High Speed Flash Workshop
This workshop is great fun!
It is dedicated to the applications of high speed flash, and how the photographer can solve photographic situations that might require high speed flash. Imagination is the only thing that limits potential applications. There will be a modicum of theory (nothing that a 5th grader couldn’t handle), but more importantly the workshop will highlight the enormous number of possibilities and the many pitfalls that can occur when trying to illuminate a subject/event with high speed flash. Applications will include balloon popping, popping corks, droplet or splash photography, including droplet collisions, and maybe even some ballistics. Keys to succes that will be covered will be shutter lag, auxiliary shutters, ghosting, transparency, ‘midnight shots’ and other things. It overlaps quite a bit with all other workshops, but takes students a lot further in terms of application and understanding. Students get to
play work with some very, very specialized flash gear, but more importantly will learn how to use their own flash gear for high speed flash applications. Students are welcome to bring along their own flash gear for guidance and experimentation.
An air pellet impacting a red Jelly Belly (the inedible ones!). The only good thing for them, really.
High Speed Flash gear that will be used or demonstrated: EG&G Microflash, VHSF System (Yoric Inc. Custom Design), Strobotac 1531 and 1538 and others. I will also show how standard flashes can be utilized for high speed flash applications, such as Canon 580EX’s, 580EXII‘s, Vivitar 285′s, Sunpak 555′s and any flashes that students wish to bring themselves. If the flash has a ‘manual’ mode, we can use it.
We will also learn how to photograph droplets – from the very simple to complex collisions!
Learning how to configure standard flash equipment such that it produces very short duration flash is one thing, but triggering it at the precise moment a balloon bursts, or a champagne cork pops, or an air pellet impacts a target requires precision timing. A good deal of time in the workshop is spent covering different triggering techniques and gear, such that students will be able to decide on what gear they may wish to acquire if they would like to pursue this exciting and differentiated avenue of photography. Most do…..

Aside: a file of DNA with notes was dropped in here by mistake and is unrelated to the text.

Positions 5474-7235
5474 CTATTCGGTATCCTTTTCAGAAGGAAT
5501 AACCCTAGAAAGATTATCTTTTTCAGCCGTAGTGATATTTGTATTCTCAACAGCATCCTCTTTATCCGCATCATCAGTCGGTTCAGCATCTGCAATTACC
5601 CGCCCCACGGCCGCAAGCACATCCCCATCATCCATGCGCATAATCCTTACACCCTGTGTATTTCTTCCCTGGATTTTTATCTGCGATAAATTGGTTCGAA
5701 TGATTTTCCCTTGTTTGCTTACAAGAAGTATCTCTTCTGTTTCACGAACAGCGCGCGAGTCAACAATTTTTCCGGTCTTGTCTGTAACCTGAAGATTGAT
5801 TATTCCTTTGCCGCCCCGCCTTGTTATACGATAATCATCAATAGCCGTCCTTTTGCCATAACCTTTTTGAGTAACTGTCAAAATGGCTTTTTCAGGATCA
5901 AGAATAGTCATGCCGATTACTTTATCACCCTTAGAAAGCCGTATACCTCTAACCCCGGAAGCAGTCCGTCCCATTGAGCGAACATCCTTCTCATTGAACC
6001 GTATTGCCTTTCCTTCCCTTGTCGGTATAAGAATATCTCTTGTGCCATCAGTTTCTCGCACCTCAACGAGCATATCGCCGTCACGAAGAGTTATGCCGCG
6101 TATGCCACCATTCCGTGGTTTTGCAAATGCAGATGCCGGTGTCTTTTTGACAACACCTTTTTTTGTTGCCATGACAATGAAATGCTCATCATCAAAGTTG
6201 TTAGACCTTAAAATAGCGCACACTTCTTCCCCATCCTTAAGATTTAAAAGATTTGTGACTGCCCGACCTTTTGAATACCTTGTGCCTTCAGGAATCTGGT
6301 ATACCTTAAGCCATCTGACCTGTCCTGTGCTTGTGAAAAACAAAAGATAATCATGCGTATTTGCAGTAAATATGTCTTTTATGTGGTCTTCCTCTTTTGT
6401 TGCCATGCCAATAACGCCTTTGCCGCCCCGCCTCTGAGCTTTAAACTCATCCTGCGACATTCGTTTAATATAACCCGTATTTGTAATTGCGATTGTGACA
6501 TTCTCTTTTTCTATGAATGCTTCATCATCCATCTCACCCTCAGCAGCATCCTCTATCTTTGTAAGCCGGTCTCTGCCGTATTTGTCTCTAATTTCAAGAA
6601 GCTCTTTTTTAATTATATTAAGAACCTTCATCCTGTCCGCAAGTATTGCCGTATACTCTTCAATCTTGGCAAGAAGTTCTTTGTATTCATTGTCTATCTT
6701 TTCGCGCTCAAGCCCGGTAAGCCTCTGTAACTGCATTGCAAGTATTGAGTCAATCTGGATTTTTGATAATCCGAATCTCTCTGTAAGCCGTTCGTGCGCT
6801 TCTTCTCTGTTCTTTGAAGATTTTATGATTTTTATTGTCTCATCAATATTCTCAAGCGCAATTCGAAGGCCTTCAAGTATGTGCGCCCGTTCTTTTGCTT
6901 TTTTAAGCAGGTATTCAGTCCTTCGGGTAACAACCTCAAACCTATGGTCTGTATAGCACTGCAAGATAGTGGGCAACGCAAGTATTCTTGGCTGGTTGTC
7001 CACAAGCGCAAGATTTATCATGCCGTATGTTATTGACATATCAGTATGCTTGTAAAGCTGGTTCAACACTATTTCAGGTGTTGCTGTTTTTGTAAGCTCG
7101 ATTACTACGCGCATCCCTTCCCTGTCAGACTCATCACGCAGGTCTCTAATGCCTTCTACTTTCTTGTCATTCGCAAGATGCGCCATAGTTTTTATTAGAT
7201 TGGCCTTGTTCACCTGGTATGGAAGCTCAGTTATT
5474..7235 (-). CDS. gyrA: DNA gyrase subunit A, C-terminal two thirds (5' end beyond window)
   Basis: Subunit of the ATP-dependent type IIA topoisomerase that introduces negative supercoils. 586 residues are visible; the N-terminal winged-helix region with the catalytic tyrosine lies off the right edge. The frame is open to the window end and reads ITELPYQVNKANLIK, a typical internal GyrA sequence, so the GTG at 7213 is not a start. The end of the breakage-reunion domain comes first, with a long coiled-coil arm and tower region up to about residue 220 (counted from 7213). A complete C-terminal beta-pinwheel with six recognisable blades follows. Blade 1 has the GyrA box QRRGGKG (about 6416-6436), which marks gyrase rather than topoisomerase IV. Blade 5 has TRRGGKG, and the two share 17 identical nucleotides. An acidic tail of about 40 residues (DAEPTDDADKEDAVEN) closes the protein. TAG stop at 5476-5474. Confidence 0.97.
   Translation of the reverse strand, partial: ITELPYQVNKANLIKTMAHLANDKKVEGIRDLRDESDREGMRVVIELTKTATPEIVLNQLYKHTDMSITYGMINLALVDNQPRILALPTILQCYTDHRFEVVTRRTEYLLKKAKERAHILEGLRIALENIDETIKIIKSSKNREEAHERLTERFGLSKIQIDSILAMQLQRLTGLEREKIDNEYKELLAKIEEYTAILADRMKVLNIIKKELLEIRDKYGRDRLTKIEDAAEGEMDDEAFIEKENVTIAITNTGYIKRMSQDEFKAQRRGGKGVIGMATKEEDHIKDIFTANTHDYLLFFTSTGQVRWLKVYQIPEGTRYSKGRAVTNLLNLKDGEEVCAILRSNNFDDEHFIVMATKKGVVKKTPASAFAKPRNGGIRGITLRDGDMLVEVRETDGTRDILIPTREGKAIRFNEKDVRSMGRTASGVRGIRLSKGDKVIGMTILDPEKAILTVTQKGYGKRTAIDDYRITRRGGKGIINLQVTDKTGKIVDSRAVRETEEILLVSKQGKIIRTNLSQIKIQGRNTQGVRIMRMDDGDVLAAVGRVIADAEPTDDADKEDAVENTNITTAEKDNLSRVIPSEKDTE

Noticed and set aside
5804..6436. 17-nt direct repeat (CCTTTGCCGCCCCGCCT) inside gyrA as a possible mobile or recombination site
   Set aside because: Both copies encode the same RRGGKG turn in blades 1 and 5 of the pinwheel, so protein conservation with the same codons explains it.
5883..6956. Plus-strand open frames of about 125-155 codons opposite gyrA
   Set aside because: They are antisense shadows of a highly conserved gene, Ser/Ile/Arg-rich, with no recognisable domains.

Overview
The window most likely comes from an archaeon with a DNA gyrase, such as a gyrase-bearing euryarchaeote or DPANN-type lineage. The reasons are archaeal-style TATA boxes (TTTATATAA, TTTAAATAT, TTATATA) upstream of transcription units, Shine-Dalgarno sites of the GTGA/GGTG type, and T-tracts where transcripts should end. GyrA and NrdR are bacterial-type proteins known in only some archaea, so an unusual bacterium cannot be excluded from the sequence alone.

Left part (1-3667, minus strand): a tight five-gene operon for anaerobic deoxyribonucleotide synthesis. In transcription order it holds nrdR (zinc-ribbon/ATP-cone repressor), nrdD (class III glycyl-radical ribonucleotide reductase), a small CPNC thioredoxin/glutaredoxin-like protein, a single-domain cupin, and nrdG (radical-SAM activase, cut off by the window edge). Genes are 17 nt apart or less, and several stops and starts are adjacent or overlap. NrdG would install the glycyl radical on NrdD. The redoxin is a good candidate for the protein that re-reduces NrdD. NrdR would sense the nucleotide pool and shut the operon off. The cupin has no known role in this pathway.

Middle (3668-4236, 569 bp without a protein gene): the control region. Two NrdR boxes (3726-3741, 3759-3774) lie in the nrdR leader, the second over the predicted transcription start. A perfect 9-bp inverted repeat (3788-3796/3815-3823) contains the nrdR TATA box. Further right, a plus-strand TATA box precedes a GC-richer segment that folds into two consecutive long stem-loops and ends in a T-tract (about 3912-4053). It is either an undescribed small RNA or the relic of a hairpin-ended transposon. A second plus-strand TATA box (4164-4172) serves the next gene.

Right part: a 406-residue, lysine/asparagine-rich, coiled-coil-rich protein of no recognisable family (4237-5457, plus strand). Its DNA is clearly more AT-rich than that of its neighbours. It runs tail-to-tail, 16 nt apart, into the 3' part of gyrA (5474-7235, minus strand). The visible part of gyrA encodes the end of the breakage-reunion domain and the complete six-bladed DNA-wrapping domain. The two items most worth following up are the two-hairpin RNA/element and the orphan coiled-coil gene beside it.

Above is a pair of images taken seconds apart. The four colored water droplets have been hit by an air pellet travelling around 500 feet per second (about half the speed of sound….)
For the sake of full disclosure, I am currently working with Cognisys Inc. as a field tester for a lot of their equipment. They do not pay me, but I do get to use some of their latest gear for nothing. Over nearly 30 years of doing remote photography in one form or another, I am happy to honestly report that their equipment is far and away the best I have ever used (and I possess and have used a lot of different systems). Students at the workshop will be exposed to many different systems, including the StopShot from Cognisys, the Time Machine from Mumford, the TrailMaster, the LPA Wavesensor (now obsolete), and even some of my own designs. All demonstrations and hands-on exercises will be done with StopShots. The cool thing about the StopShot is that every student that attends my workshop will receive a (very) significant discount from Cognisys, should that be the direction they wish to pursue.